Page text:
Monday Meditation – A Stroll Around Hodnet Hall Gardens

On the recommendation of 29400512_Unknowna new friend, we recently visited the beautiful gardens at Hodnet Hall, a sprawling, centuries-old estate in Shropshire. It has so many trails, gardens, lakes, magnificent trees, waterfalls – there is always something else to discover around the corner.

It is such a tranquil place, we went on a fine though at times overcast August Sunday and often felt like we were the only people there. It is not a flashy place at all, no amusements, almost no signage (you are handed a map of the trails on arrival), no ice cream vans, no litter, no overhyped overtired children, no gift shop. Instead, young children were happily roaming about, enjoying the freedom and fresh air, often accompanied by grandparents, sometimes extended families; there were young couples, elderly couples and those who were obviously regular visitors to historic houses and/or serious walkers. But as you can see in the photos, we were barely aware of anyone else, such is the design of the estate.

The grounds are structured so that there are many separate parts to the whole, where you can sit or walk through areas of parkland or woodland, waterways or flower gardens and barely hear a sound but for the birds, ducks or swans and the gentle lapping of water. There are wooded glens, wooden bridges and walkways over the water – one looked decidedly like the hangout of the local troll!

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There is a sixteenth century timbered building that has become the tearooms but used to be the stable block of the original mansion. Its interior is not for the faint-hearted i.e. me! The walls are covered in the heads of African game, including a huge water buffalo, and there is even a fully stuffed lion and tiger, just standing there to left and right of the entrance! No vegan food here!

But back to the start:

The small pay booth by the entrance gates is manned by a lovely elderly gentleman called Tony, who is so welcoming and knowledgeable, and always happy to chat.

The driveway into the gardens is flanked by beautiful multihued hydrangeas, they grow throughout the grounds in indivdual gardens and along the paths: blue, purple, all shades of pink, white, so many I could have spent all visit just photographing hydrangeas and little else!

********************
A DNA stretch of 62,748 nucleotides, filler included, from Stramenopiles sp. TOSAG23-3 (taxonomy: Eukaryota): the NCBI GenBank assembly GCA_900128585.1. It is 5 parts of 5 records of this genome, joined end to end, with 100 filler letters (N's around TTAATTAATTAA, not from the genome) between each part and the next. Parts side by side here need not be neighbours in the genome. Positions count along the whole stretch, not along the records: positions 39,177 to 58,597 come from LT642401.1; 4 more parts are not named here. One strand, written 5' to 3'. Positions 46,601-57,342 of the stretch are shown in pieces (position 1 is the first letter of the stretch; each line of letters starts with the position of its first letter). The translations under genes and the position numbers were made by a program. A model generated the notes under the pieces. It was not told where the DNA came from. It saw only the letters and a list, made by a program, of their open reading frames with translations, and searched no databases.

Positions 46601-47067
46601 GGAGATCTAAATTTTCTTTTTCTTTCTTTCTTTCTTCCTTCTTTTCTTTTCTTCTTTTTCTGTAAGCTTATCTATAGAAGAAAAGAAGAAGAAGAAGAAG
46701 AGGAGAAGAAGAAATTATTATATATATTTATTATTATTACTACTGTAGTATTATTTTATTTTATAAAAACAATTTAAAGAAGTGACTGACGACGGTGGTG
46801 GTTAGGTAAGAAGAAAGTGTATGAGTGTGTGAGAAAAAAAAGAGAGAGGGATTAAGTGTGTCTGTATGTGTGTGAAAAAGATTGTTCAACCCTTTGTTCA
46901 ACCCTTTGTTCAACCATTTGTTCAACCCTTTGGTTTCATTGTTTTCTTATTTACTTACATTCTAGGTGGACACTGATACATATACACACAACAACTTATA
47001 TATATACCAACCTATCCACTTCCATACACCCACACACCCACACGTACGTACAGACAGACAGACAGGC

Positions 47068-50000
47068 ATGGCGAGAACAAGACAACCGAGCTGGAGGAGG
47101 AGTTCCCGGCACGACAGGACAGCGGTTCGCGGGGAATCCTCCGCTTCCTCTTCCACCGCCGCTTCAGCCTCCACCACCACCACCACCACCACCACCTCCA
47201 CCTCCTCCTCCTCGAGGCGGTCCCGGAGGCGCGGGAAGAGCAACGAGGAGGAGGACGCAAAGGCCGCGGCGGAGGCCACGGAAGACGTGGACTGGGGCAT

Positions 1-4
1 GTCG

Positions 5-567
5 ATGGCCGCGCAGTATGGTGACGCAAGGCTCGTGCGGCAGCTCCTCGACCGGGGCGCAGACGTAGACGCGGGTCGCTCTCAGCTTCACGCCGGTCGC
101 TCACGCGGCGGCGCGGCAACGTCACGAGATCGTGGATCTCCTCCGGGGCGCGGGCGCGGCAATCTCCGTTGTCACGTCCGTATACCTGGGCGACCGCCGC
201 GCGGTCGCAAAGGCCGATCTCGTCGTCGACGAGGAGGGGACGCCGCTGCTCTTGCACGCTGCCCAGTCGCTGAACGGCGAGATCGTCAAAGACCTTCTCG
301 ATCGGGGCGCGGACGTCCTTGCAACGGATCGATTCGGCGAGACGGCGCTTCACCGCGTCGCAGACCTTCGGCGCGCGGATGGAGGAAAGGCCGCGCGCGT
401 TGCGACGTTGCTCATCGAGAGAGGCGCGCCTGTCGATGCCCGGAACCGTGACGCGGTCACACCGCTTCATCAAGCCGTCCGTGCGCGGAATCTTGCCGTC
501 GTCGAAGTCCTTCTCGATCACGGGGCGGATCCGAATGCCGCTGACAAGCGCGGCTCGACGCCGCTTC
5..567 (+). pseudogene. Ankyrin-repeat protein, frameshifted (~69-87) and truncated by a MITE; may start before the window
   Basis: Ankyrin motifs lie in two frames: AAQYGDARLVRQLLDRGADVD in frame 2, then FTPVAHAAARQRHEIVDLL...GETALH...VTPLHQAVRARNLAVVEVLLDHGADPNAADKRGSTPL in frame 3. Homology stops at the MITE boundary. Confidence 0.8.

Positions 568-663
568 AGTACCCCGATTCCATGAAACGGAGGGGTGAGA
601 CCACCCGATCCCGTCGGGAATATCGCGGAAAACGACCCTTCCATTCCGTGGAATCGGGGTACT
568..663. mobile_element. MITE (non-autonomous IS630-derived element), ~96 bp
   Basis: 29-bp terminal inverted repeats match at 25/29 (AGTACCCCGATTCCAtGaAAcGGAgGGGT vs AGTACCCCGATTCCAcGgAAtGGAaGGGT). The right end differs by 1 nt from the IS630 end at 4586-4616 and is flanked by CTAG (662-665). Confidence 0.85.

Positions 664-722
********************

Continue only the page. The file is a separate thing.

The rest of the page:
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The current house is Victorian and was built when the family decided to move across the grounds to a higher, less damp position, but it was renovated in the 1960s. These steps lead down to one of the lakes:

The middle photo is of the other side of the house to where the main drive leads. Unfortunately the house is roped off, only the gardens are open to the public.

The bottom picture is the stone garden, a separate circular and sheltered spot where you can sit and just listen to birdsong.

The lakes are stunning. There are 5 of them, in varying sizes and settings. Some are quite wild and dark, set in almost rainforest-like conditions, one has pike, one has waterfalls, some more restful with swans and lily pads.

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There are some interesting structures and sculptures too. 

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The structure top left is the old smoke house – it has a seat in it these days.  The building below it is a 16th Century dovecote, a symbol of financial and social success. Pigeons would nest there and the young squabs taken before they could fly, destined for the dining table and regarded as a rich man’s delicacy. Below is the tithebarn or threshing barn from the same period:

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But this was my favourite view, we sat here for a very long time in quiet contemplation – my camera had given up when the battery died so I had to take this with my iPhone and it turned out to be my favourite. I leave it here for you to enjoy:

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Note there are no photos of big game!

(See also my post on the beautiful St Luke’s Village Church next door to the Hall).

Copyright: Chris McGowan

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Ducks Crossing! In Which We Take a Break from House Refurbishment

We had been cooped up for so long with all the work being done in the house and having the drive resurfaced: the parquet floor* took 9 days instead of 4, the drive had been delayed and went from taking 5 days to 11 days due to the rainy weather and we were also decorating the kitchen and lounge! The middle Sunday, however, turned into a fine day and I was feeling like a caged animal, so we took a short drive to one of my favourite places: Lilleshall National Sports Centre, where the  gardens and magnificent trees never cease to uplift and inspire.